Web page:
Petter Friberg Petter Friberg - 3 months ago 19
Java Question

Why are the Window/Component Listeners invoked differently when setVisible(false) and dispose() are called?

The difference I see is (running on JDK 1.7):


setVisible(false)
, invokes
componentHidden
but not
windowClosed
(The API states only on
dispose()
so it's OK even if it irritates me)


but


dispose()
, invokes
windowClosed
but not
componentHidden



Short running example code (MCVE):

public class JDialogTest extends JDialog {
private static final long serialVersionUID = 1L;

public JDialogTest(JFrame owner){
super(owner,ModalityType.APPLICATION_MODAL);
init();
}
private void init() {
this.getContentPane().setLayout(new GridLayout(1,2));
JButton btnVisible = new JButton("Set visible false");
btnVisible.addActionListener(new ActionListener() {
@Override
public void actionPerformed(ActionEvent e) {
JDialogTest.this.setVisible(false);
}
});
JButton btnDispose = new JButton("Dispose");
btnDispose.addActionListener(new ActionListener() {
@Override
public void actionPerformed(ActionEvent e) {
JDialogTest.this.dispose();
}
});
this.getContentPane().add(btnVisible);
this.getContentPane().add(btnDispose);
this.pack();
}

public static void main(String[] args) {

//A fake frame to test JDialog
JFrame fakeFrame = new JFrame("Fake Frame");
fakeFrame.setDefaultCloseOperation(JFrame.EXIT_ON_CLOSE);
fakeFrame.getContentPane().setLayout(new BorderLayout());
JButton btnOpen = new JButton("Open Dialog");
fakeFrame.getContentPane().add(btnOpen,BorderLayout.CENTER);
fakeFrame.pack();
fakeFrame.setLocationRelativeTo(null);

//Generate the test dialog
final JDialogTest dialog = new JDialogTest(fakeFrame);
dialog.addComponentListener(new ComponentAdapter() {

@Override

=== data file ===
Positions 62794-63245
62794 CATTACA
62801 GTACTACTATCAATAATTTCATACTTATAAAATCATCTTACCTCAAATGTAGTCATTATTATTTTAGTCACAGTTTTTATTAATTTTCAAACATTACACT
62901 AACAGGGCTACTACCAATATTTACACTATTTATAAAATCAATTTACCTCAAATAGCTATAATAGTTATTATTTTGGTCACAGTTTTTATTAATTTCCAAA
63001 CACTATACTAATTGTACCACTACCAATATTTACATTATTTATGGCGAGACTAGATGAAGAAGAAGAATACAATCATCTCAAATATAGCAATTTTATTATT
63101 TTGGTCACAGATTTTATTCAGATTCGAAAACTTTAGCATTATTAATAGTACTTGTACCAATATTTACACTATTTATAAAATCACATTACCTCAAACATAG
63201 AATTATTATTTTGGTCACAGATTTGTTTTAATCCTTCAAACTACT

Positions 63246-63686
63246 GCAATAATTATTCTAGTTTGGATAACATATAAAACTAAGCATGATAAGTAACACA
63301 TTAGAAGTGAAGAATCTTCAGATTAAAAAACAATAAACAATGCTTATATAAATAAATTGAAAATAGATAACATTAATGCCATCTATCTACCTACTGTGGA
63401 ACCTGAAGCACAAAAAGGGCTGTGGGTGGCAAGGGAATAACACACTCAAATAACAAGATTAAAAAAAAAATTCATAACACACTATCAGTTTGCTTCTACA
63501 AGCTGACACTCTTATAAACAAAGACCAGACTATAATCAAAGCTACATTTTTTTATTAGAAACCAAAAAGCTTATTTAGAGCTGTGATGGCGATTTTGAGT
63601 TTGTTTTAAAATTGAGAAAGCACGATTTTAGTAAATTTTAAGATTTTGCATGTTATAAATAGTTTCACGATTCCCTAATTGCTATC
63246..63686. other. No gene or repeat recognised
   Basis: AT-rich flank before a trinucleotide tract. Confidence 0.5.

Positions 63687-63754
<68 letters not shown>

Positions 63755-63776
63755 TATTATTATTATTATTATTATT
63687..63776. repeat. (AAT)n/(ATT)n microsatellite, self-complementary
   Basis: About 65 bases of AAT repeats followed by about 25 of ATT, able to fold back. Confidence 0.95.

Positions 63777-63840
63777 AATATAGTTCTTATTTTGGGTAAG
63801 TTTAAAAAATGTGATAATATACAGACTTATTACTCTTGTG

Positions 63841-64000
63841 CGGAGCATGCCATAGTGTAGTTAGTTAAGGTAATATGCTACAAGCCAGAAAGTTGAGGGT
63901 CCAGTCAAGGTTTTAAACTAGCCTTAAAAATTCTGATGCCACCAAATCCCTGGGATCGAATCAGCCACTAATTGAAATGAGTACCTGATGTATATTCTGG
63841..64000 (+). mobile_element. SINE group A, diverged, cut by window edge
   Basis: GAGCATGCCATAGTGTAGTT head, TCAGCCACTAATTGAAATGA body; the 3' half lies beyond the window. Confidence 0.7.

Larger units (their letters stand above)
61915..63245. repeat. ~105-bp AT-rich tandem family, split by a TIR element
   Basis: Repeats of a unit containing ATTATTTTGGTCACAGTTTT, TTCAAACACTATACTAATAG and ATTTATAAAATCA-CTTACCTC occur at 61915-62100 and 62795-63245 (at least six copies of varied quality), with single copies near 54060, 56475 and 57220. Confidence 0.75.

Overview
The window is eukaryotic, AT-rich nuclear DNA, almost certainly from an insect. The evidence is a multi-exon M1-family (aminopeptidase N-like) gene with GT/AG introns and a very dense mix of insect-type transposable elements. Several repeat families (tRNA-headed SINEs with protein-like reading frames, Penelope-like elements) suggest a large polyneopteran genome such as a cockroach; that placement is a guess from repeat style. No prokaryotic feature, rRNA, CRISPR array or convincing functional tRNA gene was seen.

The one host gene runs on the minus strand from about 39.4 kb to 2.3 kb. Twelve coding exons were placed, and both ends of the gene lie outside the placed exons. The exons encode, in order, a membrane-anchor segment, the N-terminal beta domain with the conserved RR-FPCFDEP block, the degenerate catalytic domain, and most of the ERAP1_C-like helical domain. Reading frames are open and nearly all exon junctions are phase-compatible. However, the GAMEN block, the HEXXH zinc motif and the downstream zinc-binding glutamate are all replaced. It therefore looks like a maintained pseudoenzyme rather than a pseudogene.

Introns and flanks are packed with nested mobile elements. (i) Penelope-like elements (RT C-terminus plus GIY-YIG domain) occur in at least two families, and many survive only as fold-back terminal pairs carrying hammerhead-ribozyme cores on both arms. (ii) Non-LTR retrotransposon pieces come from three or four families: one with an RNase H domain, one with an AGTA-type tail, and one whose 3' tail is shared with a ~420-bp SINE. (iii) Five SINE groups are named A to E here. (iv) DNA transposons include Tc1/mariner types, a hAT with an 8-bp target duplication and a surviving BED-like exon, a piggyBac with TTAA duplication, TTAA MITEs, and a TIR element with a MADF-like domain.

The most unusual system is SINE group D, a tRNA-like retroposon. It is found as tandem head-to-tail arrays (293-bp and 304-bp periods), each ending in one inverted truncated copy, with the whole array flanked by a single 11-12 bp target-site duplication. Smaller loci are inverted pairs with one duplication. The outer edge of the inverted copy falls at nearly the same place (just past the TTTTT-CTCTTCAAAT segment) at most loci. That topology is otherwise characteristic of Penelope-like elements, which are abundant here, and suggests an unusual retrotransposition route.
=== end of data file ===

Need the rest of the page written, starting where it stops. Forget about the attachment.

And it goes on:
public void componentShown(ComponentEvent e) {
System.out.println("Component Shown");
}
@Override
public void componentHidden(ComponentEvent e) {
System.out.println("Component Hidden");
}
});

dialog.addWindowListener(new WindowAdapter() {
@Override
public void windowOpened(WindowEvent e) {
System.out.println("Window open");
}
@Override
public void windowClosed(WindowEvent e) {
System.out.println("Window closed");
}
});
dialog.setLocationRelativeTo(null);

btnOpen.addActionListener(new ActionListener() {
@Override
public void actionPerformed(ActionEvent e) {
dialog.setVisible(true);
}
});
fakeFrame.setVisible(true);
}
}


NOTE: The example features a
JDialog
, but I see same behavior in
JFrame
, to test simple attach the listeners to the
fakeFrame
, and add similar buttons. (avoided in MVCE to keep it Minimal)).

I have considered this post:

JDialog setVisible(false) vs dispose()


  • In answers seems that is should be no difference, use
    dispose()
    ...



API DOCUMENTATION:

Window.setVisible(boolean b), Window.dispose(), ComponentListener.componentHidden(ComponentEvent e), WindowListener.windowClosed(WindowEvent e)

Why do I care, Naturally out of curosity, but also since I use button's to close the Window (invoking
dispose()
) and the interface can also be close by top/right window close icon alt+F4 (invoking
setVisible(false)
!?). Hence no one of the above listener can be used. Only the
HierarchyListener
will catch them both and this seems counter intuitive.

EDIT: The question is scoped why is it like this?, what is the purpose?. I was expecting dispose() to invoke both!, I can't find any clues in API documentation why not.

Answer

the interface can also be close by top/right window close icon alt+F4 (invoking setVisible(false)!?)

This is determined by the default close operation. You can set it with setDefaultCloseOperation. The default is HIDE_ON_CLOSE, which is why you get a componentHidden invocation. If you set it to DISPOSE_ON_CLOSE then you will get a windowClosed invocation instead. Setting to the latter will allow you to only register for those event types.

Regardless, hiding and disposing do different things. Disposing releases the resources used while hiding doesn't. Also, hiding the last window will not exit the JVM while disposing it will.

As for the technical side of event dispatching, there are a lot of intricacies. While disposing the window does call its hiding method, the dispatching of events is done after operations are done. This means that the EDT can dispatch events "after the fact". Since the window is closed, it does not dispatch the hiding event.

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